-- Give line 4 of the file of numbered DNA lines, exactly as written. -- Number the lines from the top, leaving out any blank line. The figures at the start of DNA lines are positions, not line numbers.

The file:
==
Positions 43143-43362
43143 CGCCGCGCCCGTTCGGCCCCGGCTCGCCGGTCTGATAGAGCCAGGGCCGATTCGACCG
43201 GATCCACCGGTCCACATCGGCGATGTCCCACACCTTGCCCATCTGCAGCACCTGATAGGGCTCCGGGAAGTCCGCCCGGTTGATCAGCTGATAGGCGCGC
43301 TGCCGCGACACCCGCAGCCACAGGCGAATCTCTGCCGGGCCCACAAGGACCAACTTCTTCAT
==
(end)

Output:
43301 TGCCGCGACACCCGCAGCCACAGGCGAATCTCTGCCGGGCCCACAAGGACCAACTTCTTCAT